Friday, February 3, 2012

Friday Veggietrivia

Finds for Friday ... a couple writers after my own heart, when it comes to simplifying your cooking, not relying on recipes, and doing what it takes to make eating fresh vegetables work in your kichen.

The New York Times says "ditch all the recipes" (and trust your instincts, and prep your vegetables as soon as you get them home) in a blog post on Tamar Adler's cookbook, An Everlasting Meal:
Her message is that cooking does not have to be complicated, and all anyone needs are a few basics to get started. In instructing readers on the art of intuitive cooking, Ms. Adler offers not just cooking lessons, but a recipe for simplifying life. ... 
Why are so many of us intimidated by cooking? It may be that this convenience-food generation never got to see our mothers and grandmothers boiling and roasting meals without a recipe, turning the leftovers into hash or stew. Instead we are guided by cooking shows that celebrate the elaborate preparations and techniques that Ms. Adler calls “high-wire acts.”
I've also been enjoying the "2 Minutes to Dinner" blog by Purple Kale Kitchenworks. "Rethinking Convenience Foods" is about the advance prep you can do on your own fresh foods (like immediately when your CSA box arrives) to help yourself eat them throughout the week:
We know it isn’t technically hard to squeeze a lemon, but when we’re pressed for time or space, we have excuses not to do so. ... So I’ve accepted the value of expediency, of convenience, and admit that packaged food reflects something real about the choices people make when they walk into their kitchen to cook. But instead of having people take their cues from marketing departments, I encourage them to prep from fresh ingredients, and in versatile ways, personalized to their own tastes and cooking habits. I suggest they create food for their own convenience, derived from great ingredients not pulled from plastic and polystyrene packaging. They might braise a batch of celeriac, for instance, which lends itself to many quick dishes and keeps well for days. Or they can squeeze half a dozen lemons, if that means they’ll eat more salad throughout the week.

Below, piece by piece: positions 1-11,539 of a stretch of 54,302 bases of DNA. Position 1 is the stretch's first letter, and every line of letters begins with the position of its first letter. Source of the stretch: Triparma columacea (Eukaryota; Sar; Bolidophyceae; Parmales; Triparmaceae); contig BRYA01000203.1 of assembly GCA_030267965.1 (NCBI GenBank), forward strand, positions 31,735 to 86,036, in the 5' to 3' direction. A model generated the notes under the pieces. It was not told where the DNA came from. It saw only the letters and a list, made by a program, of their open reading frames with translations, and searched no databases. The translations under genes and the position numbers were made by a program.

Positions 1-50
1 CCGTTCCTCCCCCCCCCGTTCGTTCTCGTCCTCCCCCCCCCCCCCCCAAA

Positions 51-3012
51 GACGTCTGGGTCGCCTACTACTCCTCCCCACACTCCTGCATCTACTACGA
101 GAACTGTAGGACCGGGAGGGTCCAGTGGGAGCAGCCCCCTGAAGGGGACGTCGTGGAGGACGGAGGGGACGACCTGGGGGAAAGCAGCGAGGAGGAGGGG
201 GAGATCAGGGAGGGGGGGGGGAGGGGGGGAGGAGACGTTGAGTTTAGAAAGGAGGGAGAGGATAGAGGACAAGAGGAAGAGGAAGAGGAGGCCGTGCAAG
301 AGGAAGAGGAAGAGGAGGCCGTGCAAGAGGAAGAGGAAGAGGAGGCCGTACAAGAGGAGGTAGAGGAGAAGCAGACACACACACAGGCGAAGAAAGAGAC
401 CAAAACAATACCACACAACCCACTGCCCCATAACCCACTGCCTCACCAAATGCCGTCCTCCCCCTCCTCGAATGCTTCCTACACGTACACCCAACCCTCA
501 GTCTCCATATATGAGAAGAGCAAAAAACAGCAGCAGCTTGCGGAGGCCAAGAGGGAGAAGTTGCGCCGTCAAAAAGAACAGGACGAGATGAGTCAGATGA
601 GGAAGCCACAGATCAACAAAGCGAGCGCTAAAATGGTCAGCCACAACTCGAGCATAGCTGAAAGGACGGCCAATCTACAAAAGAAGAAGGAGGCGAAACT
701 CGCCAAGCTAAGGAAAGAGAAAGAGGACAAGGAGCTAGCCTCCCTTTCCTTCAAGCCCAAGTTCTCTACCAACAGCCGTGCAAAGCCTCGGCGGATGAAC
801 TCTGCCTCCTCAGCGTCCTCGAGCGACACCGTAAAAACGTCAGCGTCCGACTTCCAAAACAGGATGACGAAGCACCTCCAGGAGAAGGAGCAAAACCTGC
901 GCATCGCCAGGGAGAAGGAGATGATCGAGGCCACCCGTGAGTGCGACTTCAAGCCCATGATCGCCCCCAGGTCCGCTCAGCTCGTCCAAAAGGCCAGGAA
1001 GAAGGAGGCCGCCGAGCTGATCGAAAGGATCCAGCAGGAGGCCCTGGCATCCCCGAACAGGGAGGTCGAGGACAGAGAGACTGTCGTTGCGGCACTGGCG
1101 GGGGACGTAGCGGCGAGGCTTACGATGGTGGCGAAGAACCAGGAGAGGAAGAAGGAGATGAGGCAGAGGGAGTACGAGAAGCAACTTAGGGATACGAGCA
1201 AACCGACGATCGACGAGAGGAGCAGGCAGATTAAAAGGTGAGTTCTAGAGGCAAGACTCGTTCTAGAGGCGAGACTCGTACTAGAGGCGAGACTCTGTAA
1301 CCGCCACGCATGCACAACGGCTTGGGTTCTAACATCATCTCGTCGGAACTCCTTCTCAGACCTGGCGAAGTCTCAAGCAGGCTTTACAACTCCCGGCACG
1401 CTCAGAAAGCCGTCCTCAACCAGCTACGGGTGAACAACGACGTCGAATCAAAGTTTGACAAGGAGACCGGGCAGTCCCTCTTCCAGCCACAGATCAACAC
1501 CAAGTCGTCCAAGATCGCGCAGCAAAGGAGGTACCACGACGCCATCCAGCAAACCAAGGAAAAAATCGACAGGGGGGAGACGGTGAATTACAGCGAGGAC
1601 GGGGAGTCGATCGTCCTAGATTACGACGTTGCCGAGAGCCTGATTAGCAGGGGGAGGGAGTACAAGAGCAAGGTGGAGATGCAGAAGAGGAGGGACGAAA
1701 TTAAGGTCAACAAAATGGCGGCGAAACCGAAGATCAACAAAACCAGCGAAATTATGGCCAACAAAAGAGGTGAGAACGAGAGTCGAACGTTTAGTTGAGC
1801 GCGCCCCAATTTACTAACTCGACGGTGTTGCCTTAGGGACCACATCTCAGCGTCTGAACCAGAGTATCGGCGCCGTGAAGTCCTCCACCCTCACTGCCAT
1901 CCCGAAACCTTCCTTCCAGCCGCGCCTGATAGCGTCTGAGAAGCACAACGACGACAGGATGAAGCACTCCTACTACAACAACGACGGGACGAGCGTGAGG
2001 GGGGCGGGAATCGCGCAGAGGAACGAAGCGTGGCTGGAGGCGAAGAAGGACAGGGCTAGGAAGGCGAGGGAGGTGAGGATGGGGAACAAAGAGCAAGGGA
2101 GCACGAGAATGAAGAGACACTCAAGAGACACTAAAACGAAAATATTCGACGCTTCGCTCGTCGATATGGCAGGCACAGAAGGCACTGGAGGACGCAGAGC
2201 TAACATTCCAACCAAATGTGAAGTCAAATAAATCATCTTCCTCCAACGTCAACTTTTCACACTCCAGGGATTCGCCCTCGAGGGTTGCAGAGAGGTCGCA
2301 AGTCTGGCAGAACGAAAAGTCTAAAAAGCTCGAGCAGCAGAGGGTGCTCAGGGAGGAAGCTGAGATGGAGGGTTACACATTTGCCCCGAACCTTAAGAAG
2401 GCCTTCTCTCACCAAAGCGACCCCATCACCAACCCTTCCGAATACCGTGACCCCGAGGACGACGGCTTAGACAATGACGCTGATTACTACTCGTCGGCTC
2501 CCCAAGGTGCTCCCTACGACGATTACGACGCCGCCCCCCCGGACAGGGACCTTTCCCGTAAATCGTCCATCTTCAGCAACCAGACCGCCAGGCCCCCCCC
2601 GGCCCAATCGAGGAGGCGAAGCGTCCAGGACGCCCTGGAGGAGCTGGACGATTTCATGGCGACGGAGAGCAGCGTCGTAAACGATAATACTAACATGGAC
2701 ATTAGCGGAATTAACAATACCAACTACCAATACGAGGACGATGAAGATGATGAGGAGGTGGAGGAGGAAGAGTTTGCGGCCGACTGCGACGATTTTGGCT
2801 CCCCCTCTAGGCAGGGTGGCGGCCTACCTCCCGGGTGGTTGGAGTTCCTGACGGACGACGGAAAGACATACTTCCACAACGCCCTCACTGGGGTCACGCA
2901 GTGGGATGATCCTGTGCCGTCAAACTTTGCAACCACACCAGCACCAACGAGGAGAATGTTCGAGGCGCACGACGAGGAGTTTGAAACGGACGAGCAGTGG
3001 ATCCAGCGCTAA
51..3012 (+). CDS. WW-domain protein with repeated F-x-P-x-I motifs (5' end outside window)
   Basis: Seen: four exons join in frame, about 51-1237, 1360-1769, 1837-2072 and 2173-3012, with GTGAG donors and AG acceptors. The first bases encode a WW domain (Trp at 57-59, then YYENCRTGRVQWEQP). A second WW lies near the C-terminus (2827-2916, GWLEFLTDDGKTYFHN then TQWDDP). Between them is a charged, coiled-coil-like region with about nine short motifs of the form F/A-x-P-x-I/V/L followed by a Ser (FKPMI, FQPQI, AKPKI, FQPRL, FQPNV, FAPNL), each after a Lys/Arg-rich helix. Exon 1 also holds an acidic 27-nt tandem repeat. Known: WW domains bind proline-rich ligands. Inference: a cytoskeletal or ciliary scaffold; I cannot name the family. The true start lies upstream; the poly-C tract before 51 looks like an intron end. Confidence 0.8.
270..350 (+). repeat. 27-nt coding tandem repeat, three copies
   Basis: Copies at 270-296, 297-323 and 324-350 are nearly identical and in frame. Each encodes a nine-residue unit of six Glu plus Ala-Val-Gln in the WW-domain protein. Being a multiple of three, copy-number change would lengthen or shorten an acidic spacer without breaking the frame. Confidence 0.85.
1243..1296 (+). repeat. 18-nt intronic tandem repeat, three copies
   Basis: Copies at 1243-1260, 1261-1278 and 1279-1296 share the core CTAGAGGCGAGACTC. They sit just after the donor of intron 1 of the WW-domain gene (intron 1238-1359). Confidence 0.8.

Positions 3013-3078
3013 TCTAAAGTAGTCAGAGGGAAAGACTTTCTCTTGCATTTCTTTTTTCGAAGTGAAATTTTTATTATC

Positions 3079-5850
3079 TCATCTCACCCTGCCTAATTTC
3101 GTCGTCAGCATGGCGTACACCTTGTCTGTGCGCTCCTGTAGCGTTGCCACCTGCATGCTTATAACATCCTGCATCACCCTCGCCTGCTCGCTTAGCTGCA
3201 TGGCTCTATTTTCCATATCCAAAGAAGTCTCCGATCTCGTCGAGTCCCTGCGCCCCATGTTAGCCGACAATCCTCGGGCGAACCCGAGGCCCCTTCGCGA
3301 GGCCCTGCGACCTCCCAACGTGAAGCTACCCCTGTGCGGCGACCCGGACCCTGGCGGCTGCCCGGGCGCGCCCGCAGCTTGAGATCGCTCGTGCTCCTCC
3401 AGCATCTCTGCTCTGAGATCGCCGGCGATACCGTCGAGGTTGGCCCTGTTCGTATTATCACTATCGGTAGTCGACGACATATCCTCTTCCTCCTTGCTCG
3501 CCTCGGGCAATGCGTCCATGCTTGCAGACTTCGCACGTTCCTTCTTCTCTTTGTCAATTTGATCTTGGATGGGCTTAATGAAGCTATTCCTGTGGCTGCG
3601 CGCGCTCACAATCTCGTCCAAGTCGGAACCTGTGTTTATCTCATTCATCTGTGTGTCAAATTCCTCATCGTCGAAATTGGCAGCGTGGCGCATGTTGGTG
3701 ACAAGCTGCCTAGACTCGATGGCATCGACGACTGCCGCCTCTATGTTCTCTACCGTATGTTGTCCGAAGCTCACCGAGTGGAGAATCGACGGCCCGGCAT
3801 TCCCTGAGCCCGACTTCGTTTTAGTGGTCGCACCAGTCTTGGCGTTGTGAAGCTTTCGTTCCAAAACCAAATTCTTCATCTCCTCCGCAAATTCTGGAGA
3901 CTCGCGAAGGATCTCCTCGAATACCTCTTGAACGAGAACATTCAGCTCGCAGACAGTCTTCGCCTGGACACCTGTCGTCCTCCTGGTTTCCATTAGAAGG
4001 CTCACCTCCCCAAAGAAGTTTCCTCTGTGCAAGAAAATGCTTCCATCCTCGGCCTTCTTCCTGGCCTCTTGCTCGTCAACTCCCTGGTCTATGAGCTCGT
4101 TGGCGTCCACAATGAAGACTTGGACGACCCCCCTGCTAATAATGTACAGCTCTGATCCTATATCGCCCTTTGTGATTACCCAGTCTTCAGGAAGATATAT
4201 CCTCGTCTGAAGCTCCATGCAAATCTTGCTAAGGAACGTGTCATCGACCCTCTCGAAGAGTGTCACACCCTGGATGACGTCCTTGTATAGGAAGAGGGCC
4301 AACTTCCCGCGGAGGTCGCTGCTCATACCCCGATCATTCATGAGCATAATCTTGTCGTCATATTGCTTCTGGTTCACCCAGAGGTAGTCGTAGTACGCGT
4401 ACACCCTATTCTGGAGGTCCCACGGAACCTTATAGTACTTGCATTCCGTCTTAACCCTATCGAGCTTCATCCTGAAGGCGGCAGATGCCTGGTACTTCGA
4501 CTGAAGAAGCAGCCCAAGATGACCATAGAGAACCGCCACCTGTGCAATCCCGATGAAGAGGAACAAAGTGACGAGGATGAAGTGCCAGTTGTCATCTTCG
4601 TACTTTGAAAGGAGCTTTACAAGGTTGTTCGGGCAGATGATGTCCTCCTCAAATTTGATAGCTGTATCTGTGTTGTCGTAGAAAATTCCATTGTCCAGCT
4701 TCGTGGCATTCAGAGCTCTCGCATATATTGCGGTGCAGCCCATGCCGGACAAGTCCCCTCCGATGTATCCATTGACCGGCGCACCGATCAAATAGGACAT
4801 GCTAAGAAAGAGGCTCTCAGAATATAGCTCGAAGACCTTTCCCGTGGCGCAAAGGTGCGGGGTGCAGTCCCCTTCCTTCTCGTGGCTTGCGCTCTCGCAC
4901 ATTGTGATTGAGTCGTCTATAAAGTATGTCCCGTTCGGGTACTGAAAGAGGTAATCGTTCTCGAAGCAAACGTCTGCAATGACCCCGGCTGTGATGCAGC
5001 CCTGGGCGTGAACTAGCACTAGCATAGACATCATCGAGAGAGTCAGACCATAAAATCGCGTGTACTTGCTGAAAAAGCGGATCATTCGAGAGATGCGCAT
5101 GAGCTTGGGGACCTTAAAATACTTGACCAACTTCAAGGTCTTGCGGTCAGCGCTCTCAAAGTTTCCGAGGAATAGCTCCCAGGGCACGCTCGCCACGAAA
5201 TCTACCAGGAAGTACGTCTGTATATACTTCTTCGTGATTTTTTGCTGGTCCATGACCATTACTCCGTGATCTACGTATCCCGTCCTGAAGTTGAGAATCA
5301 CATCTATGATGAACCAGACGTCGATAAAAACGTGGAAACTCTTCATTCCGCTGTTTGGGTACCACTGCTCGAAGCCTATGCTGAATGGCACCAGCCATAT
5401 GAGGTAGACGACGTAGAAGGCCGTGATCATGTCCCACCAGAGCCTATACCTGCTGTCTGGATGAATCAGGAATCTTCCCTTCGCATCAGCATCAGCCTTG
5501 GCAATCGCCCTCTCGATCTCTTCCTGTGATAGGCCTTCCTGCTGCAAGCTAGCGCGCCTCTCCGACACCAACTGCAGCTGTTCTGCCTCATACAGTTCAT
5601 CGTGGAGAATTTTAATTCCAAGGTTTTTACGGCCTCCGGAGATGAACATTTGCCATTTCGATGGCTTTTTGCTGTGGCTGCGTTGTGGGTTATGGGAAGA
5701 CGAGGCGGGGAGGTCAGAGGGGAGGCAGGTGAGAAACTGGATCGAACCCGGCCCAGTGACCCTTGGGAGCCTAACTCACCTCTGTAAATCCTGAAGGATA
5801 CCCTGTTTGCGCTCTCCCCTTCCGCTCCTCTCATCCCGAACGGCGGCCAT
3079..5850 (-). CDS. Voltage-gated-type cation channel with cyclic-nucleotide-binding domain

(The "Otherwise, Trash" feature is also fun for nose-to-tail vegetable eaters.)

P.S. Anyone using Pinterest? I've started seeing referrals from the site.


  1. Hi, Teresa--

    I just stumbled upon your blog and I'm very happy to know about it. Glad "2 minutes to dinner" speaks to you. Look forward to continuing the conversation.

    1. Nice to meet you, Ronna! Really enjoying your blog.